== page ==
Recent Sell – Bank of Nova Scotia

Another sale from my portfolio. Regular readers may be aware that I have been liquidating a lot of my portfolio as this market enters the nosebleed section. Valuations are at all-time highs and the world of finance looks just as dangerous as last decade, if not worse. I am of the opinion that holding large positions of cash going into the next crisis is a better strategy than trying to stay invested and trying to squeeze out an extra 1% or 2% in dividends or capital gains.

Last week, I sold 45 shares in Bank of Nova Scotia (BNS.TO) @ C$71.00 and closed my position.

Recent Sell Decision

  • I have been selling for a variety of reasons — including market valuations, herd mentality from other investors, simplicity focus I desire and SWAN reasons. I have detailed all these thoughts in this post.
  • While the valuation of this particular stock is fine — its not overpriced by any measure, I decided to simplify my life and reducing the number of holdings. I want to follow a more concentrated approach to investing and betting big on a smaller set of companies.  So, the decision came down to whether I want to own two Canadian banks (the other one being Toronto-Dominion Bank (TD)), which have the similar exposures operating and competing with each other. After some consideration, I decided that I want to own just one. TD’s balance sheet, risk-profile and growth prospects are better in my opinion. This led me to decide to liquidate BNS and exit the position.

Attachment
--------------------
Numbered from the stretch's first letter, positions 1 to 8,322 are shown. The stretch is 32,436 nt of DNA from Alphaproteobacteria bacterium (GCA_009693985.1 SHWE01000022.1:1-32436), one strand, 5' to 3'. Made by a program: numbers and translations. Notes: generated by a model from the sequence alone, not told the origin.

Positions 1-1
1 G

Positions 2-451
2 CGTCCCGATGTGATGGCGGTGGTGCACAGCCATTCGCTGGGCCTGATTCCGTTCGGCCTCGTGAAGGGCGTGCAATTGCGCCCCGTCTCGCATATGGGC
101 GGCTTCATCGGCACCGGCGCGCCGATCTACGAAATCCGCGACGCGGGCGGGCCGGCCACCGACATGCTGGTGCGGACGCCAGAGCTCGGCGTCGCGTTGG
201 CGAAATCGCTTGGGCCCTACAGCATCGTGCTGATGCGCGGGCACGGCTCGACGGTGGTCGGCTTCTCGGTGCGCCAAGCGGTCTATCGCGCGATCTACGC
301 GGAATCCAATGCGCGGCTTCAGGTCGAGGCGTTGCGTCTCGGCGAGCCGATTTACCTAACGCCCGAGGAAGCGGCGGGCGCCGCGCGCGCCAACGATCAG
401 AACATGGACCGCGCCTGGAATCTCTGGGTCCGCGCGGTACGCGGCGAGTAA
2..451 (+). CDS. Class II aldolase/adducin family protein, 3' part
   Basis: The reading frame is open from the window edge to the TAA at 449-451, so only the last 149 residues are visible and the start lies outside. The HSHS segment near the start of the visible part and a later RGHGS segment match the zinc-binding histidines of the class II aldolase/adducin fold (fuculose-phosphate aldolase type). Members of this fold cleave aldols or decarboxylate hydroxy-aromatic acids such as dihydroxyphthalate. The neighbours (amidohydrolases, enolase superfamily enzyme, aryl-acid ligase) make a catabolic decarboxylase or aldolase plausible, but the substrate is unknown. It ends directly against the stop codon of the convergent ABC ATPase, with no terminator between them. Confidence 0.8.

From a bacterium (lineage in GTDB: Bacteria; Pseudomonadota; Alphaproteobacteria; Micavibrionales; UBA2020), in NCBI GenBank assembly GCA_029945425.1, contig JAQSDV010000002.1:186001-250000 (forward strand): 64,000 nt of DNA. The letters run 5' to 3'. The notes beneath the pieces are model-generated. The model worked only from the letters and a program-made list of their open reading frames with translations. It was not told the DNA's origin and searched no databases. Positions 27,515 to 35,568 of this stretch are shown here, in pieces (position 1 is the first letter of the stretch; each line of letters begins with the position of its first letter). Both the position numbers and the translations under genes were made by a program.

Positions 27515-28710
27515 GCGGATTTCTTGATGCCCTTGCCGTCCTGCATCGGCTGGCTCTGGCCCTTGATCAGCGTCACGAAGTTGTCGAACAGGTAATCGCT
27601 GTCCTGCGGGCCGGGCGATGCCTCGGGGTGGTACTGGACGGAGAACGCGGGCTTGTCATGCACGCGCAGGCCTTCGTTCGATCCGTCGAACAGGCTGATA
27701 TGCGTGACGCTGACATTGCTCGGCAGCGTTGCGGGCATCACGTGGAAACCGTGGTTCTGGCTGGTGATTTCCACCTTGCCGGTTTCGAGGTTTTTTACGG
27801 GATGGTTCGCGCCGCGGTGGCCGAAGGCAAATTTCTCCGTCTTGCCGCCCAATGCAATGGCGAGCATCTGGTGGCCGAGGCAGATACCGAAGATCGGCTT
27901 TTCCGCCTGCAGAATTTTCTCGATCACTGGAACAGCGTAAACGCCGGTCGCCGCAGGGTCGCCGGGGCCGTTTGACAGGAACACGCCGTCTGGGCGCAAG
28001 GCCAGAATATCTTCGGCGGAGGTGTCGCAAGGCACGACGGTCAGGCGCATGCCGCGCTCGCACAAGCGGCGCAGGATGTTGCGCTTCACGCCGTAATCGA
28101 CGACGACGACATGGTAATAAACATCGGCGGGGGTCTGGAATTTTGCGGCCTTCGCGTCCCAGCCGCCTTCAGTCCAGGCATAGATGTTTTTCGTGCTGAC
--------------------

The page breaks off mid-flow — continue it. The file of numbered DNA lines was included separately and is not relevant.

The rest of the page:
Total profit (including dividends during holding period of ~2 years): 12.47%

Full Disclosure: Long TD. Our full list of holdings is available here.

Bank of Nova Scotia Dividend Increase

Bank of Nova Scotia (BNS) announced a dividend increase of 2.86%. The quarterly dividend increases from C$0.70 to C$0.72 per share and payable on Apr 27, 2016, to shareholders of record at the close of business on Apr 5, 2016.

Bank of Nova Scotia is a Dividend Challenger and this is the 6th consecutive dividend increase from the company. The annual dividend amount increases from C$2.80 to C$2.88. Yield going forward is 5.26%.

From the earnings release statement:

“We delivered strong earnings to start 2016 with solid top line growth in both our Canadian Banking and our International Banking businesses,” said Brian Porter, President and CEO at Scotiabank. “The Bank’s diversified business model has delivered growth despite continued volatility in the markets and some moderation in select areas of our operations.”

“Canadian Banking’s focus on growing and deepening customer relationships continued to drive higher year-over-year earnings. These efforts resulted in strong volume growth in targeted areas across both retail and commercial loans and deposits, which improved our business mix and resulted in a 19 basis point increase in the net interest margin this quarter.”

“International Banking’s strong performance continued in the first quarter of 2016, with good year-over-year growth. The Pacific Alliance countries of Mexico, Peru, Chile and Colombia continued to deliver robust loan, deposit and fee growth – and we continue to see great potential in these markets.”

“The Bank’s Common Equity Tier 1 capital ratio remains strong at 10.1%. We increased our quarterly dividend 2 cents to 72 cents per share – 6% higher than a year ago.”

“We remain focused on building an even better Bank. With a strong team in place, we are executing against a strategy that will drive value for shareholders.”